What we’re reading: January education news of note
With 2016 in full swing, it’s been a busy month in education news. This month we take a look at some of our favorite technology-focused stories from January.
President Barack Obama on Saturday announced a $4 billion plan aimed at making sure all kids, especially girls and minorities, get a chance to learn computer science. The three-year initiative, called “Computer Science for All,” would provide states with money to train teachers, equip classrooms and develop new classroom materials. It’s part of the president’s 2017 budget and would need approval of the Republican-led Congress.
While the Future of Education Technology Conference in held in Orlando earlier this month brought together many of the most significant innovators and practitioners driving digital learning in 2016, it was the sessions and conversations around virtual personal learning networks that took center stage. But while there were multiple sessions and conversations focused on Twitter’s impact within K-12 education, many teachers also spoke of the social network’s inherent limitations for deep collaborations.
Microsoft acquired the maker of the game Minecraft in 2014, but now it’s taken its investment a step further: into the classroom. In mid-January, Microsoft announced that it had acquired MinecraftEdu, a modified version of Minecraft tailored for use in schools. While Minecraft is known as a game, it is more akin to a digital sandbox, inside which players can construct anything they want, much of it out of block-shaped materials. The creative, rather than destructive, possibilities of Minecraft have caught the eyes of educators, who see it as a supplemental learning tool for everything from anatomy and earth science to math and literature.
Judging by the number of learning apps available to classrooms around the country, the K-12 education technology market is booming. There are more than 3,900 math and reading apps, classroom management systems and other software services for schools in the United States. Then why is most of the money pouring into ed tech mostly focused on technology for higher education or job-related skills? The New York Times takes a look at the business issues behind ed tech’s hottest area of investment.
Apple is no longer the undisputed head of the K-12 class. For the first time, Chromebook sales surpassed 51% in the K-12 market nationwide in the third quarter, according to a recent report by market researcher Futuresource Consulting. The surge reflects a fundamental shift in how American schools are buying tech in bulk and assessing students online, placing an emphasis on low-cost, easy-to-manage machines. USA Today’s Jon Schwartz takes a look into the factors behind Chromebook’s wild ride to the top.
What is the root cause of persistent underemployment in the United States today? The short answer is technology. Knowledge-based societies are becoming highly computational. Where the Agricultural Revolution harnessed domesticated animals for pastoral farming, and the Industrial Revolution adapted machines for factory production, so today the Computational Revolution is advancing computers to augment machine intelligence. Together software algorithms, computer-aided design, data analytics, and machine learning are beginning to disrupt the institutions and economic practices that anchor postindustrial societies. As this “computational knowledge economy” expands and matures, it is facilitating deep structural changes in the U.S. labor force.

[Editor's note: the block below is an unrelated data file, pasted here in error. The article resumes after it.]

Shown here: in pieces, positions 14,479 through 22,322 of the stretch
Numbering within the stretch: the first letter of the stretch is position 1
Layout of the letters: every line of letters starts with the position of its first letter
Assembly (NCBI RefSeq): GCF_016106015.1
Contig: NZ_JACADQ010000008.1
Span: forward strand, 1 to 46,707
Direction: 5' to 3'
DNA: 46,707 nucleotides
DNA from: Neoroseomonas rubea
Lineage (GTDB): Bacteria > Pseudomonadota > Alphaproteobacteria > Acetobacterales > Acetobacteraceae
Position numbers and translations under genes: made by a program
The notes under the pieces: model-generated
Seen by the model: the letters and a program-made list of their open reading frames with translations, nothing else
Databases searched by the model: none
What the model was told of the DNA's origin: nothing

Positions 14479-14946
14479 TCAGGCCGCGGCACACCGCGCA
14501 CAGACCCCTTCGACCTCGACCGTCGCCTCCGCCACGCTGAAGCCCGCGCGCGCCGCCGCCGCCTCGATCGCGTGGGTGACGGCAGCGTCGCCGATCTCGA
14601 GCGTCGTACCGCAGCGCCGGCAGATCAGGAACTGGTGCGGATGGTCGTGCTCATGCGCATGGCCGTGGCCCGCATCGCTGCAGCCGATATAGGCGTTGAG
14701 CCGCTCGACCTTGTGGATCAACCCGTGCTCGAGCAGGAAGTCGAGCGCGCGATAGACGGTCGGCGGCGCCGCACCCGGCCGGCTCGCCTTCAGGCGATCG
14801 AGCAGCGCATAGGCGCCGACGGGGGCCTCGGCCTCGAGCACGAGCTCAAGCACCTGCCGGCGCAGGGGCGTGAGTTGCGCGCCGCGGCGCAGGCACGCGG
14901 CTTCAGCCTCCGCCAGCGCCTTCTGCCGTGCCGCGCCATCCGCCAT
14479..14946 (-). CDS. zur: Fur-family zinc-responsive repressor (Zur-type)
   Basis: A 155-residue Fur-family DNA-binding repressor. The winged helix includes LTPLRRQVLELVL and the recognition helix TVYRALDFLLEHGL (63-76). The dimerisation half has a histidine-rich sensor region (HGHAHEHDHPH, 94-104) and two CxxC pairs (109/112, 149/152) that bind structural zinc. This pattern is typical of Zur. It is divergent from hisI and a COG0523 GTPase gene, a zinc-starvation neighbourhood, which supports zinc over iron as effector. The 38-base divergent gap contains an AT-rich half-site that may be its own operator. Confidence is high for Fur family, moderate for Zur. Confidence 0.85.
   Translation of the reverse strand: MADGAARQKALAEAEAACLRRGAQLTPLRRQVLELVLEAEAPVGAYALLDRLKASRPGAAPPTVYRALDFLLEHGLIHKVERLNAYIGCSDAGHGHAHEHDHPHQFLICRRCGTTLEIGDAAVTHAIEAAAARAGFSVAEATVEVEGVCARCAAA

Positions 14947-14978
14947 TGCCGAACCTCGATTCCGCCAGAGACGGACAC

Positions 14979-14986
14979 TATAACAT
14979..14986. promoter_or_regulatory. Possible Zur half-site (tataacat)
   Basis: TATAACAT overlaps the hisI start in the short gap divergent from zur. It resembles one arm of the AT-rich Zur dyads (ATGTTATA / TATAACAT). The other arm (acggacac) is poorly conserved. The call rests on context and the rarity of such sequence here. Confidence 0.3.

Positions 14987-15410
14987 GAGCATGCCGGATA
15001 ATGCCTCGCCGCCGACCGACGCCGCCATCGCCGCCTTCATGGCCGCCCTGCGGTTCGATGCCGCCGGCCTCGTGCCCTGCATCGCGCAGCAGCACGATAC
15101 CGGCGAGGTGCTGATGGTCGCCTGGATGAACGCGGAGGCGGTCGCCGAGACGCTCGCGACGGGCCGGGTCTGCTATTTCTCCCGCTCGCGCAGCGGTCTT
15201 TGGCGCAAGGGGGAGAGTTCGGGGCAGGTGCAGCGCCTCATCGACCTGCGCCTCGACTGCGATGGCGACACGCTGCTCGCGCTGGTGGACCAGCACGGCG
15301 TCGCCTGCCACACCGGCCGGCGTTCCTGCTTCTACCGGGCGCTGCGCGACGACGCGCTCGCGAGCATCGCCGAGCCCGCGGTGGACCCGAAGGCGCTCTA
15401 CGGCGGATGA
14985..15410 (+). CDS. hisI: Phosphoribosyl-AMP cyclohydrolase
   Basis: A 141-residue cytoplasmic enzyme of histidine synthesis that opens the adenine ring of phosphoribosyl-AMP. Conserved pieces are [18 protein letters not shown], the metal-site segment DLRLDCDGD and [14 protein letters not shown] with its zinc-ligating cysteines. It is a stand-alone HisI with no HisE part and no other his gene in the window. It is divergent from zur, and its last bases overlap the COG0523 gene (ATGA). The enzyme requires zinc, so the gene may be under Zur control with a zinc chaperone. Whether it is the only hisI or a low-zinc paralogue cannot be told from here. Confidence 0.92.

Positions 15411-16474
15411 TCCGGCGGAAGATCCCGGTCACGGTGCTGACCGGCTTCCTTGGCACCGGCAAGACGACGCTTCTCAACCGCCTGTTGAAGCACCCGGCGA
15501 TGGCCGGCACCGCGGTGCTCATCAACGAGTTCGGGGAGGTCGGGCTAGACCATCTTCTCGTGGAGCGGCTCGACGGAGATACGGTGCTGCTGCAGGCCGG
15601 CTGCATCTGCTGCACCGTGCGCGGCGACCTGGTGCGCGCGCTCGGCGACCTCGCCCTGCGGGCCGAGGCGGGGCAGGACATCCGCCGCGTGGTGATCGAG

Educators have been waiting nearly 15 years for the latest update to the saga of federal education spending policy – and it arrived in December in the form of the Every Child Succeeds Act. The new law mostly evolves official thinking on topics like standardized testing and gives states more ownership. But one area with notable change is education technology. The result? Now education decision makers have much more flexibility on how to spend money on technology hardware, software, and training. This contributed article in Forbes argues that we must create an expectation that states and districts invest their money with an eye toward the future.
Last year was perhaps the biggest for K-12’s adoption of learning technology, with schools shifting gears to accommodate device rollouts, online testing, and heightened interest in coding and computer science. But despite the boom, a few ongoing issues remain relevant to all U.S. districts and administrators. The proliferation of ed tech means that deciding on new purchases is harder than ever. And continuing concerns around student data and student privacy have resulted in new laws cropping up in over a dozen states. Education Dive goes out on a limb to name the four big trends to expect this year in K-12 learning technology.
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